Just consider the logic of it – with which most normal people would agree. For example, who would disagree with the right to secede (or to separate from) in the following scenarios:
The company you work for: Would you consider it justified if they could force you to stay against your wishes? Or worse, prohibit you from leaving them and starting a new company in direct competition?
The sports club you are a member of: Would you consider it fair if they prohibited you from leaving and joining, or even forming, another one of your own choosing?
The restaurant you frequent: Would you consider it businesslike if they demanded you always ate there? Or even worse, prohibited you from opening your own restaurant?
Of course, all the above are obvious examples of how we take for granted to right to choose our associations. So what makes it different when it comes to who we allow to govern us? Why must I subject myself to a government I find intolerable?
I can almost hear someone suggesting that we do in fact have the right to secede from a particular government – by leaving the country. Well, firstly, having a right to leave a particular jurisdiction is not much use, if you cannot get into another one.
And secondly, having the right to leave a country, a government, a jurisdiction – is most definitely NOT the same as having the right to establish a government of your choosing, to “most likely effect (your) safety and happiness”.
Having the right to leave a country is better than nothing, but it is far removed from what the Declaration of Independence is talking about. The early colonists had already “left” Great Britain – but still found themselves ruled by it. Seceding in their case, didn’t mean moving again – but separating from the government of Great Britain.
The right to secede is also the only way to prevent the ongoing and relentless movement to world government – an idea too scary too think about (if you believe Lord Acton’s dictum that all power tends to corrupt, and absolute power corrupts absolutely).
There is an inbuilt “logic” to the existing nation state – and that is to forever centralise and expand. The original 13 colonies ended up becoming the USA. The many countries of Europe are moving towards a European super state – and the same drive can be seen in other parts of the world. Even the United Nations would like to see the implementation of a “world” tax.
And if you think your own government is wasteful, bureaucratic, corrupt, or tyrannical enough – then just imagine what a WORLD government would be like! And to put it into perspective, just imagine how puny your vote would be then!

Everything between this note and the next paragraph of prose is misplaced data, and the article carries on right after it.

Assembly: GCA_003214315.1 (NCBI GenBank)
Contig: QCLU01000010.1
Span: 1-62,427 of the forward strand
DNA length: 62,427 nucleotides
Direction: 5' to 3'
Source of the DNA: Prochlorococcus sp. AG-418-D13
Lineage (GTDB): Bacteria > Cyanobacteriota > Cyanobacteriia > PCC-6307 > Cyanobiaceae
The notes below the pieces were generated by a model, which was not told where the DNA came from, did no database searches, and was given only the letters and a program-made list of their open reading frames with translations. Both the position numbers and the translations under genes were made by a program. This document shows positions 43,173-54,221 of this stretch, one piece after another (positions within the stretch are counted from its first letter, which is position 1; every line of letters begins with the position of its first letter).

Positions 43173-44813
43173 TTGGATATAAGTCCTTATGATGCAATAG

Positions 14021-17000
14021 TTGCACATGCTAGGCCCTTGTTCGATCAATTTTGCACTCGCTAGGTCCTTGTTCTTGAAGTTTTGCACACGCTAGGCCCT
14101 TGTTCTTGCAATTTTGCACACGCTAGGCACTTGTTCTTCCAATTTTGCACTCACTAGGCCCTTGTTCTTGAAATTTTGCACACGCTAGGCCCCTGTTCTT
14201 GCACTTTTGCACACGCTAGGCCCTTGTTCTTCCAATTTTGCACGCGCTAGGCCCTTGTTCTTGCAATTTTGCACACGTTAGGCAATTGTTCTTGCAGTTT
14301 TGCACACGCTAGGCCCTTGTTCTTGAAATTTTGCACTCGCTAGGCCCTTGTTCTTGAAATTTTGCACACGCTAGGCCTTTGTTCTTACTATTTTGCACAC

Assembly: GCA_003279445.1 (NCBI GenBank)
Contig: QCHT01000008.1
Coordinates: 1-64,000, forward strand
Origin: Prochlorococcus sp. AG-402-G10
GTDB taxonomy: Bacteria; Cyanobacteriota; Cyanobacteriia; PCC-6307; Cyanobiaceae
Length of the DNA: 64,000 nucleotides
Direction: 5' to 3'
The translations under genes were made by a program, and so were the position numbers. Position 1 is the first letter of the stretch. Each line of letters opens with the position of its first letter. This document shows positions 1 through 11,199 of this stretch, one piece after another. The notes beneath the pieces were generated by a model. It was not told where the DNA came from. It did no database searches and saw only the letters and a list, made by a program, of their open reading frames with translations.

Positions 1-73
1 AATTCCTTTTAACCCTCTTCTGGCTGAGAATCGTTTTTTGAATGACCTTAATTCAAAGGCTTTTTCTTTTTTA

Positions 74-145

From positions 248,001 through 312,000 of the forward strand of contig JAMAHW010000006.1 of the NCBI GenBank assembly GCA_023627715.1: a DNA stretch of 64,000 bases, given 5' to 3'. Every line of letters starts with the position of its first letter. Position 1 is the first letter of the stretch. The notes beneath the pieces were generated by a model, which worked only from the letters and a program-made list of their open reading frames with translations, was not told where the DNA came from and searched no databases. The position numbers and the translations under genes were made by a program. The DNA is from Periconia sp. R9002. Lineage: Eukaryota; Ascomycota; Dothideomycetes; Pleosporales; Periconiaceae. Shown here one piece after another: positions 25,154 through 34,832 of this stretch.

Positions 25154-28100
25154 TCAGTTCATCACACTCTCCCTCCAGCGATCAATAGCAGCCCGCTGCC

At present, your only opportunity to “opt out” is to leave where you are, in the hope of finding a freer country to “join”. But as more and more nation states “roll” into one – even that poor excuse for the idea of secession will become worthless.
I believe it is imperative to spread the idea of secession as a legitimate idea, and as the only strategy available to us which will allow us to “secure these rights”.
Another important point about secession is that it is a peaceful freedom strategy. To leave something is not an act of violence. Certainly, violence may ensue – but that would be initiated by those trying to stop you from seceding.
It’s also an idea that fits in perfectly with the concept of being a sovereign individual. A sovereign individual is one who believes he is quite capable of governing himself – so the right to secede is a paramount strategy of anyone so inclined.
In fact, the whole sovereignty/expat/PT strategy is an attempt to secede (in limited areas) in the face of overwhelming odds.
The right to secede would also undermine the warfare/welfare state – in all its manifestations. For just imagine, if one could secede, then any number of communities, cities, regions – or even interest groups, would have the right to opt out of the present regimes, and be free to set up alternatives.
Yes, The Declaration of Independence is most definitely a “troublesome” document – for governments. For it not only lays down a foundational principle of freedom, but also provides the practical means for ensuring it.
But for those of us who truly value freedom, it represents a statement of belief, intent, and a blueprint for action.
Yours in freedom,
David MacGregor runs an information service designed for those who seek more practical and financial freedom: www.sovereignlife.com